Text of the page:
Yes, Actually I Am Jewish

by Laura Seide, Development internls blog pic2

A few months ago, I wrote about wanting to immerse in the mikveh to recognize my transition into secular adulthood. I expected to find renewal in the waters; what I did not expect to find was the self-acceptance I did not even know I needed.

I still remember the first time a Jewish peer told me that I wasn’t really Jewish because my Mother is Catholic. When an adult confirmed that, based on classical Jewish texts, I was not Jewish, I cried. That same week an elementary school classmate called me a “dirty Jew.” I was ten years old, and I felt rejected by the communities I loved. I was confused and hurt and felt powerless because others were assigning labels to me that I did not want.

Ever since, I have felt uncomfortable with myself, never knowing how to be a Jew with Catholic relatives. During the Prayer for Healing, I only prayed aloud for my Jewish relatives, uncertain how a name like Christian Jepsen, my maternal grandfather, would be received by my community. As a teenager, I dreaded Christmas; since I could not stop being Jewish and since Jews do not celebrate Christmas, it was easier to resent the most important holiday for my mother than resent myself. At my maternal grandmother’s funeral, I felt like I could not express my grief because I was too embarrassed to say kaddish in front of Catholic relatives, who would have no idea what the foreign ritual meant to me.

But, when I stepped into the water at Mayyim Hayyim for my birthday immersion, I was alone with God. There were no cruel kids, no fear of community reprobation, no one to be embarrassed in front of. For the first time in my life, I used the spoken-aloud names of my Catholic relatives in a Jewish ritual. For the first time in my life, I acknowledged that my Catholic mother and grandparents are just as much a part of the Jewish adult I am today as Sarah, Rebecca, Rachel and Leah are. I began to cry, and for me, they were tears of healing because I no longer felt ashamed of any part of my Jewish identity. I had taken possession of my own Judaism.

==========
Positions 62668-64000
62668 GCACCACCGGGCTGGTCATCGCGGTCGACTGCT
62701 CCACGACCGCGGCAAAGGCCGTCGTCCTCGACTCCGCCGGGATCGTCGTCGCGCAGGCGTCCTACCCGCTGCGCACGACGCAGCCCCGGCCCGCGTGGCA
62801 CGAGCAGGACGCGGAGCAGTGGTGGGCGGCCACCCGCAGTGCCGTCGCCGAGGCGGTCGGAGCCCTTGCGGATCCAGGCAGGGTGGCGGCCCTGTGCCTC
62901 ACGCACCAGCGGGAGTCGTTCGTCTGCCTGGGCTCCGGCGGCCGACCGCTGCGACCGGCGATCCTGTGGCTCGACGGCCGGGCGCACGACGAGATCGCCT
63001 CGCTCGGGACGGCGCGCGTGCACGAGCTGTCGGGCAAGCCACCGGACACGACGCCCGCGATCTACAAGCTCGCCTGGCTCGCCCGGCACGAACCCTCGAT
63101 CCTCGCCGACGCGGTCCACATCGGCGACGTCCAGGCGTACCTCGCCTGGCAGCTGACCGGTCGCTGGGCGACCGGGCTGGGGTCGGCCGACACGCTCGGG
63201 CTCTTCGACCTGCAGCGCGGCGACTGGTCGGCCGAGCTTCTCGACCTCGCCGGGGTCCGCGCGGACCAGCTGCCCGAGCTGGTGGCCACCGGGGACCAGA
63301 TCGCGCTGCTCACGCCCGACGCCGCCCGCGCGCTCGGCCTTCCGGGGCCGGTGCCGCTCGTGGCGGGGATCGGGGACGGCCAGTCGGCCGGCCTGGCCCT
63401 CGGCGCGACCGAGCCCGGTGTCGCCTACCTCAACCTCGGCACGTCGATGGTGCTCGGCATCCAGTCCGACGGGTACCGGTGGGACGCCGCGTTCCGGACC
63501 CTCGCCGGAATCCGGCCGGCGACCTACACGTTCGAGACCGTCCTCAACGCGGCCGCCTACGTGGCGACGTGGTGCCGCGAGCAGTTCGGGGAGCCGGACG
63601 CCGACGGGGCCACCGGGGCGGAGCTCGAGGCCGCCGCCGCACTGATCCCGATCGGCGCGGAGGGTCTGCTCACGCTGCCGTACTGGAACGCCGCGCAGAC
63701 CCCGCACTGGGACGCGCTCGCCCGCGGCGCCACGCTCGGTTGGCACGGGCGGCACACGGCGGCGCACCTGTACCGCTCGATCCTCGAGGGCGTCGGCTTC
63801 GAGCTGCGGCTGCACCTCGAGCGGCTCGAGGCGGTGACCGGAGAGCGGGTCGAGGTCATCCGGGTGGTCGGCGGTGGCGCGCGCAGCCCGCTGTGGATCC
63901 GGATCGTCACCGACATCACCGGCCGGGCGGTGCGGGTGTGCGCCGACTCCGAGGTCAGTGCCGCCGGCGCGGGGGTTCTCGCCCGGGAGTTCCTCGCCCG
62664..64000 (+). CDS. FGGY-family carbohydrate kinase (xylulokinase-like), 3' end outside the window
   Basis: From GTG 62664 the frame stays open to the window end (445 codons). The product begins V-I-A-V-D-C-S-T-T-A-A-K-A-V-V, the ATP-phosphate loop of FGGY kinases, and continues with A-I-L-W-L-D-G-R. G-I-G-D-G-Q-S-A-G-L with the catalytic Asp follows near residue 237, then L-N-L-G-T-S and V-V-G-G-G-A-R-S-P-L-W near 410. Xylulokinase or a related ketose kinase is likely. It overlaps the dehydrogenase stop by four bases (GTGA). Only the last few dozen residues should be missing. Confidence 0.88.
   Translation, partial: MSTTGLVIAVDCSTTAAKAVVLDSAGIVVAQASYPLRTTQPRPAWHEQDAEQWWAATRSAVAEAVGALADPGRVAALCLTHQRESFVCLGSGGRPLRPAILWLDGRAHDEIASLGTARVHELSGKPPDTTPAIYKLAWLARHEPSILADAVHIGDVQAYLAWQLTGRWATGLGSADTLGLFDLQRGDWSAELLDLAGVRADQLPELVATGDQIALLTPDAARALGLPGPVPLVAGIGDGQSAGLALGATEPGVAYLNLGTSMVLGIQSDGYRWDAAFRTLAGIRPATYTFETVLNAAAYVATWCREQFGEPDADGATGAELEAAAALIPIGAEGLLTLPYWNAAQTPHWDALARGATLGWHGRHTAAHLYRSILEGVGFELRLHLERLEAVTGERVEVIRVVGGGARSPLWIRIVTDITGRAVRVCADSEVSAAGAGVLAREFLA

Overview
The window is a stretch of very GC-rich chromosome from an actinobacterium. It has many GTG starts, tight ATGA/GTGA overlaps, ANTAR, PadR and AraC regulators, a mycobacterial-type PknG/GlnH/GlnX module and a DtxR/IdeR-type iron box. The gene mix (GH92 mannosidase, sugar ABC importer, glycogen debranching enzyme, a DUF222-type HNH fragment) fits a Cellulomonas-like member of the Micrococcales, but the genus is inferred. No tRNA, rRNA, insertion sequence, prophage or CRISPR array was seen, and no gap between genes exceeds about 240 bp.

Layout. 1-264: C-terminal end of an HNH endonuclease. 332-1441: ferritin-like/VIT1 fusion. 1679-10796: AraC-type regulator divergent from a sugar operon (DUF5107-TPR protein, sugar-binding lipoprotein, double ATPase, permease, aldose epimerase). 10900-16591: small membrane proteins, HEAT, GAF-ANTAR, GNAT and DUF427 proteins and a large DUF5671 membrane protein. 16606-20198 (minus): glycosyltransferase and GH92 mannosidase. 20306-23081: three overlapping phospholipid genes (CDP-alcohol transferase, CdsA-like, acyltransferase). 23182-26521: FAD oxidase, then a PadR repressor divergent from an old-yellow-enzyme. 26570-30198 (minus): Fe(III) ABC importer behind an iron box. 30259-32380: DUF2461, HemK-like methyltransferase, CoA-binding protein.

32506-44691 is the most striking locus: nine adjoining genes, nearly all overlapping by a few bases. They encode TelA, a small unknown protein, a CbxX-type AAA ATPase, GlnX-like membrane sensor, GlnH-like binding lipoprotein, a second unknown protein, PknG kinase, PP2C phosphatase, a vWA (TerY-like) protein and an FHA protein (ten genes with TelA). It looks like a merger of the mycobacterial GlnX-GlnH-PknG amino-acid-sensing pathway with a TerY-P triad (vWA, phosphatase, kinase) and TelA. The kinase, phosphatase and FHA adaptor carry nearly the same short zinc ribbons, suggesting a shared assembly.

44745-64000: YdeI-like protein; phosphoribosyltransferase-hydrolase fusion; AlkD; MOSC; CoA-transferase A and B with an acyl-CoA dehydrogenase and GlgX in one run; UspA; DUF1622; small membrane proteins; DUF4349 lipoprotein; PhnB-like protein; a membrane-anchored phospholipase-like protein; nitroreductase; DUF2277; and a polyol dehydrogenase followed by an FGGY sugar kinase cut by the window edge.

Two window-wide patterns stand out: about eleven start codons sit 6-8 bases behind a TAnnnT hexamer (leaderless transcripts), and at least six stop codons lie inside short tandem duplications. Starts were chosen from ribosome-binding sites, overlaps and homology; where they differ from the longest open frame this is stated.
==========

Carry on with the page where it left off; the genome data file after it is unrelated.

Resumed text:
Laura Seide grew up in Franklin, MA at Temple Etz Chaim. After earning a BA in Classics at University of Rochester in Rochester, NY, where she was president of Hillel and a religious school teacher at Temple B’Rith Kodesh, she moved back to Boston in order to be closer to her parents. (They were quite happy.) Last year she worked at Kolbo, and this year she is the Development Intern at Mayyim Hayyim. She is currently applying to Rabbinical School for Fall 2013.


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